I love a good food-hack Facebook video. But, like you, I’ve always wondered whether they actually work or not. So I decided to put them to the test…
It’s important to note that I followed all the videos’ (limited) directions – with more instructions, it’s possible that there are different results available. Let us know if you’ve found that to be the case!
These are the results:
This one sort of works. You’ll get nice, even slices for about half the tomato, but then you need to move the fork and it gets messy. Also, having to hold the fork and tomato at the same time while you cut is a bit difficult.
I laughed and laughed when I first saw this and I KNEW it wasn’t going to work because of logic and reasons, but I did it anyway. You know what happens? You get a burnt mielie. That’s it.
This didn’t work for me. Someone on Twitter told me I did it wrong, but I followed the directions in the video: pour water over bread and then put it in the oven for eight minutes. That’s what I did and I basically got toast. The bread was indeed soft on the inside, but I’m not sure this one really works.
I covered the avo in foil and put it in the oven for 10 minutes. You know what I got? A warm avo (that was slightly softer on the outside). I could cut it, but I definitely wouldn’t eat it.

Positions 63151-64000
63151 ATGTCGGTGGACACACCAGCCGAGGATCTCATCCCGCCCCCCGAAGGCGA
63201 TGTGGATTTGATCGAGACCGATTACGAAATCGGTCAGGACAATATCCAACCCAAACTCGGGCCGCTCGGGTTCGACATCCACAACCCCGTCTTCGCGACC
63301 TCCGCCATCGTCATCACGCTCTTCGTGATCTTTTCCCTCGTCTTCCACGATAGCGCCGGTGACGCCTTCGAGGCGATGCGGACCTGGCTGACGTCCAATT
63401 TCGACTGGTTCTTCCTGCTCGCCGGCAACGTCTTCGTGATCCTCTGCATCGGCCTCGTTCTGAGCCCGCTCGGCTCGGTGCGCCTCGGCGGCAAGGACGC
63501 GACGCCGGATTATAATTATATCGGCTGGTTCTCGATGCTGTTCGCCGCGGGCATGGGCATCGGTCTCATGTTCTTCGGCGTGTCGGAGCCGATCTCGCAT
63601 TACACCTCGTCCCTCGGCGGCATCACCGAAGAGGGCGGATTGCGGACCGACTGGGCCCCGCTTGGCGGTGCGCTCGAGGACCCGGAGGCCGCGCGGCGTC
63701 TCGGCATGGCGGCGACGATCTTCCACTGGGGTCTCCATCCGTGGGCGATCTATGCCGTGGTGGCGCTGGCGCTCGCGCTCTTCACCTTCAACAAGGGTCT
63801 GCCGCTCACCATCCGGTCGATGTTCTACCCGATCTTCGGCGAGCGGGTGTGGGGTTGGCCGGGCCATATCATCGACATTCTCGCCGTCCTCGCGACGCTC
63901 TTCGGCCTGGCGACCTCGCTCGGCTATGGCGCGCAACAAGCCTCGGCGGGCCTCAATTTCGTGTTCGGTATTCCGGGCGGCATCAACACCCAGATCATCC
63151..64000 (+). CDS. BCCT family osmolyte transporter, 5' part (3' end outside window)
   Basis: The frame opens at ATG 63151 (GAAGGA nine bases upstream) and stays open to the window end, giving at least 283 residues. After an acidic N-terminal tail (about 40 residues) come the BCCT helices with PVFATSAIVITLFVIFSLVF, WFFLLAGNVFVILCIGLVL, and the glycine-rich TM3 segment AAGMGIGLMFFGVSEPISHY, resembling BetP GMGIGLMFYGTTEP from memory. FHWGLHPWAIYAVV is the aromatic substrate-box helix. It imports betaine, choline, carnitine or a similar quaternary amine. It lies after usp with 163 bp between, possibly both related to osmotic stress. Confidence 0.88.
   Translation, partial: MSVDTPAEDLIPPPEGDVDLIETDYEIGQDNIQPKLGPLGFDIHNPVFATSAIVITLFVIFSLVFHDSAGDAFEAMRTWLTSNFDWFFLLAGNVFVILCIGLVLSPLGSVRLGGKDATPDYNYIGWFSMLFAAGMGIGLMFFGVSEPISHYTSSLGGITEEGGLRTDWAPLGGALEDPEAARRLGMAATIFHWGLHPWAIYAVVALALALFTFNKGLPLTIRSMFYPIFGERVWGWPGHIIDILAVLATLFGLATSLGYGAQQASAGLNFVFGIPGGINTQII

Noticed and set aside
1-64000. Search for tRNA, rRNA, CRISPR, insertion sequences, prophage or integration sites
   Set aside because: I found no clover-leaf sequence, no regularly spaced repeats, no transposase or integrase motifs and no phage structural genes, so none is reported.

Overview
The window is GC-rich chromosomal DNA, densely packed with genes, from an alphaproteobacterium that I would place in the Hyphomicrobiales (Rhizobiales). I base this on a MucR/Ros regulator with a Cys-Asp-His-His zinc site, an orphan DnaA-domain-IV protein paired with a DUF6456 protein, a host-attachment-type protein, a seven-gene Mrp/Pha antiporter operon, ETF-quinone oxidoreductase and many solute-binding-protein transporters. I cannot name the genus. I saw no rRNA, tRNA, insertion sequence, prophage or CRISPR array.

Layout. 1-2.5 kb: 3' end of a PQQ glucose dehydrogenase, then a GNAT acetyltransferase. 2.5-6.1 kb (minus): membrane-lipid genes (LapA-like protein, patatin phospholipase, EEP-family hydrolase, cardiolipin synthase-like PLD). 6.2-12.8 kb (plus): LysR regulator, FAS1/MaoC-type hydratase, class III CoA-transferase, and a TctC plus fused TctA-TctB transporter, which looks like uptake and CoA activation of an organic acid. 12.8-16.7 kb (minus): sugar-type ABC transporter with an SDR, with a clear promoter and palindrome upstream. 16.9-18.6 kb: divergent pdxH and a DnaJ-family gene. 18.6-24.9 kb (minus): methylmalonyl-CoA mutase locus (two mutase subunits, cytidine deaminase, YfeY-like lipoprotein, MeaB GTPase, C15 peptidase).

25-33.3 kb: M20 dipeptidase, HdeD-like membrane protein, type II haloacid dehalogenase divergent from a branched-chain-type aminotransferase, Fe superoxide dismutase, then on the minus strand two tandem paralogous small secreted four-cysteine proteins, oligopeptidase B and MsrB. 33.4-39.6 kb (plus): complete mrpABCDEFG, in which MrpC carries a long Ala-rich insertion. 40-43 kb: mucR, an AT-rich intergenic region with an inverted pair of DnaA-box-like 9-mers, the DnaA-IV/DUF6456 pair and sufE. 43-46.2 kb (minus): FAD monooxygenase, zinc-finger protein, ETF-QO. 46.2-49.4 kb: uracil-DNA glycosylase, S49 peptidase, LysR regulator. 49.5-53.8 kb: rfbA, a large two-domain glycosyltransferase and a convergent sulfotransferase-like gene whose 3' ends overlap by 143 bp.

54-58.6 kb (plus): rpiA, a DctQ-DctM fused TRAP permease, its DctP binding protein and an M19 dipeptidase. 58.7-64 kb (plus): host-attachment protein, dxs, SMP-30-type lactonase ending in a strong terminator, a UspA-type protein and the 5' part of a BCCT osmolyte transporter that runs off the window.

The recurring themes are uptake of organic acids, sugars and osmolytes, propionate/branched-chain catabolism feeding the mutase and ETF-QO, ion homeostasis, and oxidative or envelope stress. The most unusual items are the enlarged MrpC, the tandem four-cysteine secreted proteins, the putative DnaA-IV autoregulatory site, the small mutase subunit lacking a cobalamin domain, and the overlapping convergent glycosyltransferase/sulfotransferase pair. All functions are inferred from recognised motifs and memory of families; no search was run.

For years I’ve used a knife and it was torture – plus, I would end up cutting half the ginger away. Using a spoon is an awesome trick that actually works really well.
I doubted this one. I thought it was just going to mess water everywhere (it did), but the shell did actually come right off.
This one works really well; you get so much more juice out!
This one does mostly work, but it’s important to loosen up the clove properly beforehand.
This one definitely works – I know because I’ve tried it before. Once, I showed it to a friend, who lost her mind and called me a witch. Win-win.
If you don’t want to use the shaking method, you can also get the shell of a boiled egg with the back of a tablespoon, but you do risk hurting the egg itself.
I’ve whipped enough cream for Christmas trifles to know that it takes a long time to get the cream to the right consistency, and that it can curdle really quickly. So I had my doubts before beginning to shake and after five minutes, I was proven right. The cream wasn’t anywhere near whipped. (According to the internet, this can work, but it relies on a very specific cream-to-jar ratio that possibly renders the whole thing a bit more effort than it’s worth.)
The lesson? Take those food hacks with a grain of salt – not all of them actually work, and they’re definitely not magic.